EVEN if you're not a golf fan, the World Golf Championship this week has got to be compelling stuff.
In this game, you lose
and you go home
Anytime you can get 64 of the world's best players in any sport together, pair 'em off, gladiator-style, in one-on-one battles until only one remains standing and walks off with a million dollars, it's got to be good theater.
It is golf's answer to the NCAA basketball tournament with its 64-team field.
What a marquee finish it would be if Tiger Woods meets David Duval in the 36-hole final Sunday with the winner getting $1 million, besides bragging rights as No. 1 in the world based on actual performance, not computer manipulations.
I've always been a proponent of at least one major golf championship being conducted in a match-play format. The PGA Championship used to be just that until 1958.
The biennial Ryder Cup and the spin-off Presidents Cup, both match-play events, have provided stirring moments. But the one ingredient that has always been missing -- one which stirs our juices -- is that there's no money involved.
And, no winner take all.
So with the World Golf Championships -- three of them over the course of the year -- golf will take on a brave new whirl.
AS with anything new, there will be questions, gripes and some tinkering required. But before anybody gets worked up, let's see how the event at the La Costa Country Club in Carlsbad, Calif., unfolds first.
The other two in the WGC series -- also $5 million events with the winner getting $1 million -- will be at the Firestone Country Club in Akron, Ohio, Aug. 23-29 and at Valderrama, Spain, Nov. 1-7.
This week's 64-player field is based on the Official World Rankings as of Feb. 15.
As No. 1, Woods is top-seeded, while Duval, who's No. 2, heads the other bracket, so if they meet, it wouldn't be until the final round.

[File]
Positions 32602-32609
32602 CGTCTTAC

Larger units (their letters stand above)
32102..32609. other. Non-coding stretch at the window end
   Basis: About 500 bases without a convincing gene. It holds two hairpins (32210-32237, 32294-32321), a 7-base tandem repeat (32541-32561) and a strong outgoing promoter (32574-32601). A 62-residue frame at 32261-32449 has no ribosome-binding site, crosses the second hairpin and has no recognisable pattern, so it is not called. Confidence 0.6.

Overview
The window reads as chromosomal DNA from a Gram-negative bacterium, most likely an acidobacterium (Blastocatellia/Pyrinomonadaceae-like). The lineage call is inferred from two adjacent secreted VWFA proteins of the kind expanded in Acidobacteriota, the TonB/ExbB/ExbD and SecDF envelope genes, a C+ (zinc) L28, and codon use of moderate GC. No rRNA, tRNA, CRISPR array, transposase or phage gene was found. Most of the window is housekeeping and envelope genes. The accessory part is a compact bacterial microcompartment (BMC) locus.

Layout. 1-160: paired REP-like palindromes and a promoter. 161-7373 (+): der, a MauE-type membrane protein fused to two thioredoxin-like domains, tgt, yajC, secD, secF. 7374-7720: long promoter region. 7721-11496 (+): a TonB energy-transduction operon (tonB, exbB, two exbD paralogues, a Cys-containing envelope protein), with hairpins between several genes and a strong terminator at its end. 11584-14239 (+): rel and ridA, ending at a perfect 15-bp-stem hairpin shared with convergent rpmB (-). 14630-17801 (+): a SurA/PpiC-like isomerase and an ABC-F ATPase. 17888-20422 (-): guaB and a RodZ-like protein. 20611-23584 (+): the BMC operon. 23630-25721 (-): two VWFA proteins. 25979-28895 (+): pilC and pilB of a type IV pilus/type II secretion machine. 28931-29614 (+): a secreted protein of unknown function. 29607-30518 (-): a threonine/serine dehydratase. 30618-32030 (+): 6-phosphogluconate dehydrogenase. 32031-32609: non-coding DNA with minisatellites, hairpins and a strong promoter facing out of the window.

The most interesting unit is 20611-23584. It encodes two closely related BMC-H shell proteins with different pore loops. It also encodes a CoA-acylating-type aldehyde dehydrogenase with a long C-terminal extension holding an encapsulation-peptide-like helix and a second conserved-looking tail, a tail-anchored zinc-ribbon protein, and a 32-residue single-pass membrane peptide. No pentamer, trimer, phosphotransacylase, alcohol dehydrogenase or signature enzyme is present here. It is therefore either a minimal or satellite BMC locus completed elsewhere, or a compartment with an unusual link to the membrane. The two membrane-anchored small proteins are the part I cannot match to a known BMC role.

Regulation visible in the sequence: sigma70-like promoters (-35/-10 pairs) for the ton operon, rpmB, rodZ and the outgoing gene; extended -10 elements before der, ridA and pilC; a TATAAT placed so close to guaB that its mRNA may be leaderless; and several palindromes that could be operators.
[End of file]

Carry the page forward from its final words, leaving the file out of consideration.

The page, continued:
The field at Akron will be limited to 40 players who took part in the latest Ryder Cup and Presidents Cup.
The final event -- after both the American and European tour championships -- will be open to the top 50 world players and 15 invitees.
That's one of the criticisms of the WGC: That it will widen the gap between the haves and have-nots.
By not being eligible to play in the three elite events, which will count in official money, middle-tier golfers are deprived of the chance to improve on their money-ranking positions.
Not only is opportunity taken away from guys farther down the money list, but disparity will be even greater since the guys who are eligible remain eligible to win more money and points based on strength of field. Talk about Catch-22.
BUT who said life is fair? Anyway, those on the American PGA Tour need not worry about international players who aren't members because the WGC winnings, while official, only count on their own tour money list.
For those who don't know a birdie from a bogey, in match play a golfer wins, loses or ties a hole based on his score and that of his opponent. The match ends when one player leads by more holes than there are left to play.
With the first day possibly being the last, play will be more aggressive. There's little room for conservative play.
"I think every fan wants to see a bit of a dog fight, a head-to-head fight," said Ernie Els.
"We play so many stroke play events, I think people have forgotten how exciting match play can be. You lose your match, you go home," Els said.
A top-10 finish won't do here. You either win or lose. That should make golf this week compelling.
It all starts with No. 1 Tiger Woods taking on No. 64 Nick Faldo -- the new young gun vs. the old gunslinger -- in one of the 32 first-round matches tomorrow.